Background: We investigated prospective associations between physical activity/sedentary behaviour (PA/SED) and General Certificate of Secondary Education (GCSE) results in British adolescents.
Methods: Exposures were objective PA/SED and self-reported sedentary behaviours (screen (TV, Internet, Computer Games)/non-screen (homework, reading)) measured in 845 adolescents (14·5y ± 0·5y; 43·6 % male). GCSE results at 16y were obtained from national records. Associations between exposures and academic performance (total exam points) were assessed using multilevel mixed-effects linear regression adjusted for mood, BMI z-score, deprivation, sex, season and school; potential interactions were investigated.
Results: PA was not associated with academic performance. One-hour more accelerometer-assessed SED was associated with (β(95 % CI)) 6·9(1·5,12·4) more GCSE points. An extra hour of screen time was associated with 9.3(-14·3,-4·3) fewer points whereas an extra hour of non-screen time (reading/homework) was associated with 23·1(14·6,31·6) more points. Screen time was still associated with poorer scores after adjusting for objective PA/SED and reading/homework.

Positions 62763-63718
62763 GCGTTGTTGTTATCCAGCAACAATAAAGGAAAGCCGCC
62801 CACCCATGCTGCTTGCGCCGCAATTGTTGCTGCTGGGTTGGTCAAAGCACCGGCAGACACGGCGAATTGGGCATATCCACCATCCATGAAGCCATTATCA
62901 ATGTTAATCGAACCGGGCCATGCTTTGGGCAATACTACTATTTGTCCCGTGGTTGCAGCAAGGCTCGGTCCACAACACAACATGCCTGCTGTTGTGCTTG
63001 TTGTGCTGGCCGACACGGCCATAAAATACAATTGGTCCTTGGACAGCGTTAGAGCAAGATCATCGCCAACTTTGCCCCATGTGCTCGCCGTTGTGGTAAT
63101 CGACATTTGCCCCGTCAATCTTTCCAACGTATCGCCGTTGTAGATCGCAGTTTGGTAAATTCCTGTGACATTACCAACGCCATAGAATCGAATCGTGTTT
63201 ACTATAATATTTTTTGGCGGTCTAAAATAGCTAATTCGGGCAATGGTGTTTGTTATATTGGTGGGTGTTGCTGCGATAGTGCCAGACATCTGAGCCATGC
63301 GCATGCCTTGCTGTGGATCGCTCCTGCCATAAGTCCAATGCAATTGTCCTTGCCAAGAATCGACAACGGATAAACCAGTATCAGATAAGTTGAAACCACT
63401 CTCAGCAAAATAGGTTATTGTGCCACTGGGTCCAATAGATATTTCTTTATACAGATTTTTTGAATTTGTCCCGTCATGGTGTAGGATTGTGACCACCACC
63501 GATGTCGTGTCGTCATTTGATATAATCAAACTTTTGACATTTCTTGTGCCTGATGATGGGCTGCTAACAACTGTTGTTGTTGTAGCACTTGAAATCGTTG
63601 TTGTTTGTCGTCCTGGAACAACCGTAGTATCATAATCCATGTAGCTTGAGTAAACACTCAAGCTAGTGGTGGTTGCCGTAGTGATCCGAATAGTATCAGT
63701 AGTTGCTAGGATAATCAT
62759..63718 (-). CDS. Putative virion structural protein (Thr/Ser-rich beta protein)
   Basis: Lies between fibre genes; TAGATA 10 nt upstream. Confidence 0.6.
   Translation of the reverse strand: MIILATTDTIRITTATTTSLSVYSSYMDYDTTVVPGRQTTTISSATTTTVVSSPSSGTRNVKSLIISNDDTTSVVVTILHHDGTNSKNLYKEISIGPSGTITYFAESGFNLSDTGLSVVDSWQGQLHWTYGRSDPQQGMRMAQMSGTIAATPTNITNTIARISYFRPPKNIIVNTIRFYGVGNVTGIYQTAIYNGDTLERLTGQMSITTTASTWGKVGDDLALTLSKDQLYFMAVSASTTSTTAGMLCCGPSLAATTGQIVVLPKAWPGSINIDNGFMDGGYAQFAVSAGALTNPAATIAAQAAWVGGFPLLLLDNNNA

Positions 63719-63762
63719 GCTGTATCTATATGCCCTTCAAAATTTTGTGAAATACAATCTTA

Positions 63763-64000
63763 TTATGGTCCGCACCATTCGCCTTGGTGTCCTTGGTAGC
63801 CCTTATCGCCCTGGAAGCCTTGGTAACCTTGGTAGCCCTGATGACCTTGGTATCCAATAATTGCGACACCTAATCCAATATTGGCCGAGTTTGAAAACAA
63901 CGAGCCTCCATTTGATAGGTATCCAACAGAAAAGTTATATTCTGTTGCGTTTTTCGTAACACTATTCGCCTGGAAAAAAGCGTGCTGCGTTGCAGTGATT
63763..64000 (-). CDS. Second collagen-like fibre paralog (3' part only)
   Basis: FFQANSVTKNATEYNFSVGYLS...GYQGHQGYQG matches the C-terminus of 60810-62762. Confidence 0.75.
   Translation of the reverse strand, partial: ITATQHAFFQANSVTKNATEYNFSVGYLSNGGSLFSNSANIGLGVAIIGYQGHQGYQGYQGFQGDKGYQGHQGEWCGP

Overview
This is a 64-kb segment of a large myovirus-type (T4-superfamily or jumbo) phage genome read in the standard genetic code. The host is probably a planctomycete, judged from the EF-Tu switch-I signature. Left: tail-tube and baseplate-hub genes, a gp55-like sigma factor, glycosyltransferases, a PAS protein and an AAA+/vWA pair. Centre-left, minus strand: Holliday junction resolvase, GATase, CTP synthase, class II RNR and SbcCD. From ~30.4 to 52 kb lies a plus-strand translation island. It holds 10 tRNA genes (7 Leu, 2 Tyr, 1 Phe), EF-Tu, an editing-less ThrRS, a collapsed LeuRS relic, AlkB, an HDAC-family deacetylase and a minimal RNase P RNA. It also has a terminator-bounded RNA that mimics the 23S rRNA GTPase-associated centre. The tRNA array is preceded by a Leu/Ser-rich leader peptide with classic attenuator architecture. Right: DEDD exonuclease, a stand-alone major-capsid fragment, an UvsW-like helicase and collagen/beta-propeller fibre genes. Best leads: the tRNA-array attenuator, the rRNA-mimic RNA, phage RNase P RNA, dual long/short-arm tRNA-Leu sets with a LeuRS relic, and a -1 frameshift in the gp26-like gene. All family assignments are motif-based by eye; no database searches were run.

Conclusions: An extra hour/day of screen time at 14·5y is approximately equivalent to two fewer GCSE grades (e.g., from B to D) at 16y. Strategies to achieve the right balance between screen and non-screen time may be important for improving academic performance. Concerns that encouraging more physical activity may result in decreased academic performance seem unfounded.
|Journal||International Journal of Behavioral Nutrition and Physical Activity|
|Publication status||Published - 4 Sep 2015|
- Physical activity
- Academic performance
- Sedentary behaviour
- Television viewing
- School of Health Sciences - Associate Professor in Behavioural Epidemiology
- Norwich Institute for Healthy Aging - Member
- Population Health - Member
- Norwich Epidemiology Centre - Member
- Health Promotion - Member
Person: Research Group Member, Research Centre Member, Academic, Teaching & Research